Portugal were still diving. I can't believe it. The officials appear to have developed selective blindness to it, which is the only way. I agree with Martin O'Neill that it is very difficult to control diving with yellow cards, as it's almost impossible be certain someone is faking. Look at Owen - he undoubtedly fell without being touched, and he definitely wasn't faking. I still think that poor boy may never play again - they are now saying a year out minimum.
I was quite taken aback by the comments I got a few days ago which attributed the failings of the Portuguese team to Portugal as a country and a nation. I don't think this is the case as the playing style has obviously been decided as a tactic, and I believe will be abandoned in the long run, perhaps because it has exposed a flaw in the rules or the way of refereeing which will be corrected. I am reminded of the bodyline bowling dispute between Australia and England in the 1930s (where England were at fault).
Bodyline bowlers deliberately aimed the cricket ball at the bodies of batsmen... This tactic caused several injuries to Australian players and led to ill feeling between the two national teams. The controversy eventually spilled into the diplomatic arena. Over the next two decades, several laws of cricket were changed to prevent this kind of tactic being used again.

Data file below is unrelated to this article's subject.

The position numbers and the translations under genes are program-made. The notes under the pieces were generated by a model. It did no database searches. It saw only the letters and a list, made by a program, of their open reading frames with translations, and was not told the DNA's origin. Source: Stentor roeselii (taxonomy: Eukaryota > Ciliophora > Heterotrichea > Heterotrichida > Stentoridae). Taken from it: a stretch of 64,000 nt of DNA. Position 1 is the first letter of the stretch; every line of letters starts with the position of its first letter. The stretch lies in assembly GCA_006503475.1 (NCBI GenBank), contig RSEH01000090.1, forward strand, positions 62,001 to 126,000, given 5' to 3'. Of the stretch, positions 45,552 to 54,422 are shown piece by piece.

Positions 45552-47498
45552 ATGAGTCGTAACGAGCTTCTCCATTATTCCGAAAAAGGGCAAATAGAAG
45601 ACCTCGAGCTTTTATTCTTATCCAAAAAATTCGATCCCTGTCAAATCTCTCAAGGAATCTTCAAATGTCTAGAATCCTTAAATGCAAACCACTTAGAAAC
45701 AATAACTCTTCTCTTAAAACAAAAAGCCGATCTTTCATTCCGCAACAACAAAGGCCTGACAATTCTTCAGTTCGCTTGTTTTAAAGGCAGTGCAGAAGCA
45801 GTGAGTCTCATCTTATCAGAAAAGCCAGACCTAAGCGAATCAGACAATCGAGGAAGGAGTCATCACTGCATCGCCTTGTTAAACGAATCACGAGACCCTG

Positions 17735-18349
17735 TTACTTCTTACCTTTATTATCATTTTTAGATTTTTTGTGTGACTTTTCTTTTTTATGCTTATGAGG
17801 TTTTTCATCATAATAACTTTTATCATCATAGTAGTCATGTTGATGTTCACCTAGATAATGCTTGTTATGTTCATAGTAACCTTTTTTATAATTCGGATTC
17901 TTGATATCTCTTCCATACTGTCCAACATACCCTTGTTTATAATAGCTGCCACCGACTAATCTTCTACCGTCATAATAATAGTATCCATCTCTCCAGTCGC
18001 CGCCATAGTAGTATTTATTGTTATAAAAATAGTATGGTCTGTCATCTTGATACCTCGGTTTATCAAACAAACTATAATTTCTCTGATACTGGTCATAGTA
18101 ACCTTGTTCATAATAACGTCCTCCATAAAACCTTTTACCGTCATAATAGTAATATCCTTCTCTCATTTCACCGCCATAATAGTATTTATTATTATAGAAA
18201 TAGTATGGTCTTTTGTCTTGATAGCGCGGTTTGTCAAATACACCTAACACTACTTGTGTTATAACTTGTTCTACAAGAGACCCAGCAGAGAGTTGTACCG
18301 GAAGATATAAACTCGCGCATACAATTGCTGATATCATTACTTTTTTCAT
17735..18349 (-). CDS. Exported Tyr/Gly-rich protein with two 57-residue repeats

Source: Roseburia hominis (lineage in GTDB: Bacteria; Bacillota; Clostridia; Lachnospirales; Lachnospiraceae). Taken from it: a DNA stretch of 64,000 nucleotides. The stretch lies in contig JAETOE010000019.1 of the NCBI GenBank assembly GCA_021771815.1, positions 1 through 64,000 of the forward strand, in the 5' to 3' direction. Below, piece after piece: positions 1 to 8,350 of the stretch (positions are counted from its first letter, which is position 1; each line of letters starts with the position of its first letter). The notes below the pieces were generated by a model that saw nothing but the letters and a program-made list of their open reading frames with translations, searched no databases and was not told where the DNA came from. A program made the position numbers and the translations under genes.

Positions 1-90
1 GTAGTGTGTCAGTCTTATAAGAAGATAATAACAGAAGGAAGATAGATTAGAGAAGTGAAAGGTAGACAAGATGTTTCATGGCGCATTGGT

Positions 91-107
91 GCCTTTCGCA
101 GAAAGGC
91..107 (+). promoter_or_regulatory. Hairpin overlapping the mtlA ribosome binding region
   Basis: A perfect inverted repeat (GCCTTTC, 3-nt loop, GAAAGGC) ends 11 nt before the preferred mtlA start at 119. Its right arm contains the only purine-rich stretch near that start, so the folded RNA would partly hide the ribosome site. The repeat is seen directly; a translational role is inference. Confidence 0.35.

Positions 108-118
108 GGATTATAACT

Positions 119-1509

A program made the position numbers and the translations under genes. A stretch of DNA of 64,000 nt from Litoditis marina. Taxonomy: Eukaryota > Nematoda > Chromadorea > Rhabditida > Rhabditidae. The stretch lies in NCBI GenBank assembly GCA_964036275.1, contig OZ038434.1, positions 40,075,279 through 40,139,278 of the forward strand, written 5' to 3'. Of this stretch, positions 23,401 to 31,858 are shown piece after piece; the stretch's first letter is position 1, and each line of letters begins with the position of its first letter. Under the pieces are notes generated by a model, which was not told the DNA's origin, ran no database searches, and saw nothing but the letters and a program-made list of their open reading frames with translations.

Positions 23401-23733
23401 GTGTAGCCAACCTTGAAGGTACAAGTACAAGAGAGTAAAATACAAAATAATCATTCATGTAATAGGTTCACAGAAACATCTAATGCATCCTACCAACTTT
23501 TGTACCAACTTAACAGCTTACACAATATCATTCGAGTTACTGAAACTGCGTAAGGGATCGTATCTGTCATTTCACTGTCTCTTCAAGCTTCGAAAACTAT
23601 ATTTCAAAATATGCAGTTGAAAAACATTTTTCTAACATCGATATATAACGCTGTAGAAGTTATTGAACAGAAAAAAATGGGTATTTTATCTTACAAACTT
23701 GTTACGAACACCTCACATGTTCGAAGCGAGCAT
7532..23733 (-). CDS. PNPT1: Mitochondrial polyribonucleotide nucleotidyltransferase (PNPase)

I think there are a small number of very broad footballing styles, and they at least in part set by what is socially acceptable (and deemed entertaining) by the paying crowds within broad geographical regions. For instance I think in some countries the crowds will stand for a more defensive style of play. I agree this is very touchy, and risky to talk about, because it can shade into nationalism and racism. I also think it is a very interesting subject when countries from all over the world come together to play.